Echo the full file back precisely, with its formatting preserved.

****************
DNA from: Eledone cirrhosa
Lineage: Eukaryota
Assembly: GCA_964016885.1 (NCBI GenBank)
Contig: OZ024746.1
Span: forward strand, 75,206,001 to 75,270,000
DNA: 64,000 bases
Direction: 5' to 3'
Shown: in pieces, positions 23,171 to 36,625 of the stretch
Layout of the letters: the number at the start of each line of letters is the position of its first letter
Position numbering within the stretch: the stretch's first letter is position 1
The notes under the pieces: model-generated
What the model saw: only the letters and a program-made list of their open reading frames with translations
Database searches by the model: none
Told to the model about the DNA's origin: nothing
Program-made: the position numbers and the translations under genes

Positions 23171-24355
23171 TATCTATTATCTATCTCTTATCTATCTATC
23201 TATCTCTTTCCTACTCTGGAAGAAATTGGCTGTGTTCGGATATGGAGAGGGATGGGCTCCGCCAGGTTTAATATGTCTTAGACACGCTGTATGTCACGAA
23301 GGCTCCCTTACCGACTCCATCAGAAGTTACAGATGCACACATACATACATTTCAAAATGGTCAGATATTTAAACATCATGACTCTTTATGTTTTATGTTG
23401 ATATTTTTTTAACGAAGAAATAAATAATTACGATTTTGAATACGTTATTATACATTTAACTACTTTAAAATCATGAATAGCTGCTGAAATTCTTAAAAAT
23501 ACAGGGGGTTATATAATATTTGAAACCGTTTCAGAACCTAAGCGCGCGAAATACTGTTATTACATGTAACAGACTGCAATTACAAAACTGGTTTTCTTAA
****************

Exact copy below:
DNA from: Eledone cirrhosa
Lineage: Eukaryota
Assembly: GCA_964016885.1 (NCBI GenBank)
Contig: OZ024746.1
Span: forward strand, 75,206,001 to 75,270,000
DNA: 64,000 bases
Direction: 5' to 3'
Shown: in pieces, positions 23,171 to 36,625 of the stretch
Layout of the letters: the number at the start of each line of letters is the position of its first letter
Position numbering within the stretch: the stretch's first letter is position 1
The notes under the pieces: model-generated
What the model saw: only the letters and a program-made list of their open reading frames with translations
Database searches by the model: none
Told to the model about the DNA's origin: nothing
Program-made: the position numbers and the translations under genes

Positions 23171-24355
23171 TATCTATTATCTATCTCTTATCTATCTATC
23201 TATCTCTTTCCTACTCTGGAAGAAATTGGCTGTGTTCGGATATGGAGAGGGATGGGCTCCGCCAGGTTTAATATGTCTTAGACACGCTGTATGTCACGAA
23301 GGCTCCCTTACCGACTCCATCAGAAGTTACAGATGCACACATACATACATTTCAAAATGGTCAGATATTTAAACATCATGACTCTTTATGTTTTATGTTG
23401 ATATTTTTTTAACGAAGAAATAAATAATTACGATTTTGAATACGTTATTATACATTTAACTACTTTAAAATCATGAATAGCTGCTGAAATTCTTAAAAAT
23501 ACAGGGGGTTATATAATATTTGAAACCGTTTCAGAACCTAAGCGCGCGAAATACTGTTATTACATGTAACAGACTGCAATTACAAAACTGGTTTTCTTAA